Brooklyn Nets: Two Takeaways from Loss to Milwaukee Bucks (5/2/2021)

What a game! We’ve been waiting for a healthy matchup between the Brooklyn Nets and a bona fide contender since … I’m not sure when (sorry, Phoenix Suns) … February? Longer?

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That’s mostly what we got Sunday afternoon, when the Nets traveled to take on the Milwaukee Bucks in the first leg of their single-site doubleheader. Despite James Harden’s absence, Kevin Durant led Brooklyn through a seesaw contest with the Eastern Conference’s No. 3 seed. And perhaps that is the most important takeaway of the night, despite a 117-114 loss—that the Nets were able to battle the Bucks, a likely playoff opponent, without their MVP candidate.

Sure, Brooklyn lost an incredibly fun, nationally televised game. It would have been exhilarating to top Giannis Antetokounmpo and his 49 points, especially on the road. But zoom out, and it’s hard to feel anything but optimistic about what transpired Sunday in Milwaukee. We were treated to one of the best games of the NBA season, still a fresh experience for Nets fans. Despite missing Harden, and Nicolas Claxton, for that matter, it went down to the wire, even with an outlier outside shooting performance from Antetokounmpo. And, they gathered valuable intel on a foe they could see down the line. Plus, Durant reminded us of what he can do. Life, for now, is good.

Here are a pair of takeaways from one of the least aggravating losses of the season:

The Nets Beat Themselves, Again

Of course, it wasn’t all peaches and cream. Losses never are, especially losses that could’ve been flipped, provided some more attention to detail. And—stop me if you’ve heard this one before—that’s what was lacking on Sunday. Even with Harden out, the Nets probably had more talent on the floor than the Bucks. But turnovers and some untimely rebounding lapses put the nail in Brooklyn’s coffin. The concerns in those areas aren’t at the fever pitch they were three months ago, but they still pop up to cost Brooklyn opportunities, and Sunday was a prime example.

The Nets coughed up the rock 16 times and only forced 10 turnovers. On a night when Brooklyn shot well below their league-leading average from the floor, turnovers sunk them. It wasn’t even that their defense suffered the consequences. Milwaukee only scored 14 points off turnovers, and only 11 on the fast break; Brooklyn outdid them in each category. But extra possessions could have saved the Nets from an unfortunate night in the shooting variance department, particularly Kyrie Irving, who went 8-21 from the field. The primary offender of Brooklyn’s ball insecurity was Durant, who committed five first-half turnovers before settling down in the second half and committing zero.

And while the Nets were mostly sound on the defensive glass, “mostly” isn’t good enough against an elite team. Down 110-107 in crunch time, Brooklyn allowed Jrue Holiday to sneak in for an offensive rebound. This eventually resulted in a made three from Milwaukee, which pushed its lead to six. And while that wasn’t quite the dagger—Brooklyn had opportunity after that possession—it was too much for the Nets to overcome, and they couldn’t quite complete a comeback.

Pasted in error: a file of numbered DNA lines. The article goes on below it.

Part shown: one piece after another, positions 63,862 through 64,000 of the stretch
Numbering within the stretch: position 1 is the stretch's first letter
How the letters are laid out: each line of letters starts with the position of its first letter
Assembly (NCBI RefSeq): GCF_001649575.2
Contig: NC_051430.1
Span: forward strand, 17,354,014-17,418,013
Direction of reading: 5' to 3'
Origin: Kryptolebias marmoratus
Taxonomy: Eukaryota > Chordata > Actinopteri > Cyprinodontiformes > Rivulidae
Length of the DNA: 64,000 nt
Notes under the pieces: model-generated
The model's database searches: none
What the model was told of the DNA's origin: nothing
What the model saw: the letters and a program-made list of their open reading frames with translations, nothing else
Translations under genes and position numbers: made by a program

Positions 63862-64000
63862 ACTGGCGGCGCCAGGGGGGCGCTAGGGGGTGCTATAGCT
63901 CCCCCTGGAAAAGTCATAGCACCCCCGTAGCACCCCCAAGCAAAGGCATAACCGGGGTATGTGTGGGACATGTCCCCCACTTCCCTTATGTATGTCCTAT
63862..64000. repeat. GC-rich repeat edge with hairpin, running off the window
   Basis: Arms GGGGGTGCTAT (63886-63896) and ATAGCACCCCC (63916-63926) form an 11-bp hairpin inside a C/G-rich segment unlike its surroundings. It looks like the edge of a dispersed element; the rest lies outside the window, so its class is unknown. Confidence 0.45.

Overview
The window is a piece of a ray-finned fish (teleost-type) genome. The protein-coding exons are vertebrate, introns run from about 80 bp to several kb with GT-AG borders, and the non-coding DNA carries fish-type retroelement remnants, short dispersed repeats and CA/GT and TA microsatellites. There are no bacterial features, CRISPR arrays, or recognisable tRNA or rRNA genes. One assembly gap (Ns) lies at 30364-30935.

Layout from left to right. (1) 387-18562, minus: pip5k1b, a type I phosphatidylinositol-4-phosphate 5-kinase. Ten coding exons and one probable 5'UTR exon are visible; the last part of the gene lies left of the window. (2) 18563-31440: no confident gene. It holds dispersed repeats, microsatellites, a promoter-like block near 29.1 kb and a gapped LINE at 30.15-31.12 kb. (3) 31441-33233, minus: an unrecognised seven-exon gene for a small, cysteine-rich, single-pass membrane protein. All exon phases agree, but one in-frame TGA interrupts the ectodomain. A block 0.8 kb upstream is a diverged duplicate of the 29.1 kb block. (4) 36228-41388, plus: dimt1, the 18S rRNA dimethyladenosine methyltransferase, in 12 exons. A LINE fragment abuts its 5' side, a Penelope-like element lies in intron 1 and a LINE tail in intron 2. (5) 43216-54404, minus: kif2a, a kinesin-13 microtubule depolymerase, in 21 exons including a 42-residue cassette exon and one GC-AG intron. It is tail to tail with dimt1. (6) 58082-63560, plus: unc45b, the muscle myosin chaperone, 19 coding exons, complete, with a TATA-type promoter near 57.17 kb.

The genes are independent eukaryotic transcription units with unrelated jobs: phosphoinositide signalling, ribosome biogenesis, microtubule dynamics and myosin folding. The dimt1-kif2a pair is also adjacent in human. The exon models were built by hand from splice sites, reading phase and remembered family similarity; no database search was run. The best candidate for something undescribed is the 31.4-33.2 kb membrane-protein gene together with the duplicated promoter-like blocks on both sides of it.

The Greek Freaks Brooklyn

Brooklyn could have defeated Milwaukee, but didn’t, because Antetokounmpo went ballistic. That is the CliffsNotes story of the contest, which leaves a lot of context out. But by-and-large, it’s true.

However, the Nets didn’t defend Antetokounmpo poorly by any stretch of the imagination. Brooklyn started out with DeAndre Jordan defending him, the same strategy it employed in its Jan. 18 home win over Milwaukee. The working theory is that Jordan’s bulk turns Antetokounmpo into more of a jump-shooter, which in turn limits the amount of scrambling the help defense must do each possession.

The problem wasn’t that in theory, but rather that Antetokounmpo was burying every jumper in sight, from turnaround 12-footers to standstill three-pointers. The 30 percent shooter from deep made half of his eight attempts from range and only took six free throws. Meanwhile, the non-Big 3 Bucks only scored 24 points. Half of those came from Bryn Forbes, who Brooklyn let loose too often in the first half but effectively took out of the game in the second half. It’s hard to complain about the strategy the Nets deployed on Antetokounmpo too much, but there was room for improvement.

First, Jordan’s contests on his jumpers could have been more urgent. DJ forced Antetokounmpo into all the ideal looks, but Antetokounmpo received more and more airspace as the game progressed. The first slide below is perfect. The second? Not so much:

Jordan admitted as much in his postgame interview, mentioning the need for stronger closeouts against Antetokounmpo. Brooklyn closed the game with Blake Griffin as Antetokounmpo’s primary defender, and although Griffin had some fine possessions on defense, the results stayed the same. Antetokounmpo got his, and the help defense stayed at home, aside from a couple of Durant digs.

Look for how the Nets come out defending Antetokounmpo on Tuesday, and whether that changes if he’s making jumpers. The standard rule for guarding great players is that you have to mix up coverages. Whether it’s the occasional double, or trap, or an aggressive show in help, something. Brooklyn didn’t do that Sunday, and it bit them in the end.

Next up: The 43-22 Brooklyn Nets will stay in Milwaukee and complete their doubleheader with the Bucks on Tuesday night at 7:30 p.m. ET. It’ll be simulcast on TNT and the YES Network. It’s a critical game in terms of the Eastern Conference standings. Not only will the winner position themselves to challenge Philadelphia for the top seed, but they’ll also hold the tiebreaker in this matchup.